Well, nicer anyway. Standard & Poor's upgraded California's general obligation bond rating from A-minus to A, which is still two grades below top notch but certainly an improvement from the past few years. A higher rating means having to pay less to borrow money. The upgrade makes Illinois the worst-rated state for general obligation bonds. Actually, this had been in the works for some time: Last year S&P noted the state's improving finances, the result of a better economy (more rich people shelling out more in taxes) and greater restraint on spending. Not much discussion on what would happen if the economy went south and those rich people made a lot less money and wound up paying a lot less in taxes. That, of course, is what helped propel California into its most recent fiscal crisis. From Capitol Alert:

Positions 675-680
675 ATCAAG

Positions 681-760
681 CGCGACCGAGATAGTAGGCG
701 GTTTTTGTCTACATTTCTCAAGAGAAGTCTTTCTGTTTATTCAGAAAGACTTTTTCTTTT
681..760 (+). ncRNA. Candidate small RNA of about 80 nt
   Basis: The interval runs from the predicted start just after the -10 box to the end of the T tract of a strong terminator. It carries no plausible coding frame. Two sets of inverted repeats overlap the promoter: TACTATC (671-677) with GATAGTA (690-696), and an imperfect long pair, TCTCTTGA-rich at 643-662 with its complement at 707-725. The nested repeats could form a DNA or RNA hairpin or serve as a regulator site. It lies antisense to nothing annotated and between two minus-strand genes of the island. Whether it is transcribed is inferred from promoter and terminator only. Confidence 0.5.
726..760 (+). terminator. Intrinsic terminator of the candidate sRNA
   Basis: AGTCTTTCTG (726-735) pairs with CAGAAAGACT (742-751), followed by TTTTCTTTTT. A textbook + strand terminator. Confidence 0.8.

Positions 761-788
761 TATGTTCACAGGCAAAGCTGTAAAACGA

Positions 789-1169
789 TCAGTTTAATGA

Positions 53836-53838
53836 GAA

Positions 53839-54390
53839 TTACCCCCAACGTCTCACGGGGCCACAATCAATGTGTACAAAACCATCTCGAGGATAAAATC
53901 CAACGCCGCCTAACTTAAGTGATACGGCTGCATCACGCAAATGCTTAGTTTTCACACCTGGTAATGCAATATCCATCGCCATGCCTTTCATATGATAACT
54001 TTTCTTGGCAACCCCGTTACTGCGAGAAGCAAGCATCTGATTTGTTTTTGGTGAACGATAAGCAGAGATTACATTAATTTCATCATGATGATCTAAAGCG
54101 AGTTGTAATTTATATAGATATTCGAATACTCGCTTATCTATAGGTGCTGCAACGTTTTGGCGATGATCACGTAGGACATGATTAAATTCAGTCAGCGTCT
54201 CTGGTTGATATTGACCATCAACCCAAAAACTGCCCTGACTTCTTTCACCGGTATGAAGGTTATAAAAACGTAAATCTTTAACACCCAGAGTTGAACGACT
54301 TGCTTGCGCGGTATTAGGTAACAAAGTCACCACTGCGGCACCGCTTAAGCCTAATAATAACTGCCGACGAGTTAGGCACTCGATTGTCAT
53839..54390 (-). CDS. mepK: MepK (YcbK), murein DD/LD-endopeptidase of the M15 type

State Treasurer Bill Lockyer Lockyer praised state leaders and voters for their actions. But he also warned that the state faces "substantial long-term liabilities" and needs a "more stable tax system." He did not specify which long-term liabilities he meant, but Brown and the Legislative Analyst's Office have pointed to pension funding shortfalls and unfunded public retiree health care costs as problems that must be addressed.
January was an unusually strong month for revenue collection. More from CA:
California income tax revenues are notoriously difficult to predict in any year, but a mix of rare state and federal tax changes that affect top earners has complicated this particular tax season. The LAO believes that three factors could be at play: 1) The prospect of higher 2013 federal tax rates prompted top earners to take more capital gains and dividends in 2012; 2) a retroactive state income tax hike prompted wealthy earners to pay the state earlier than expected; and 3) the economy improved more than the experts predicted.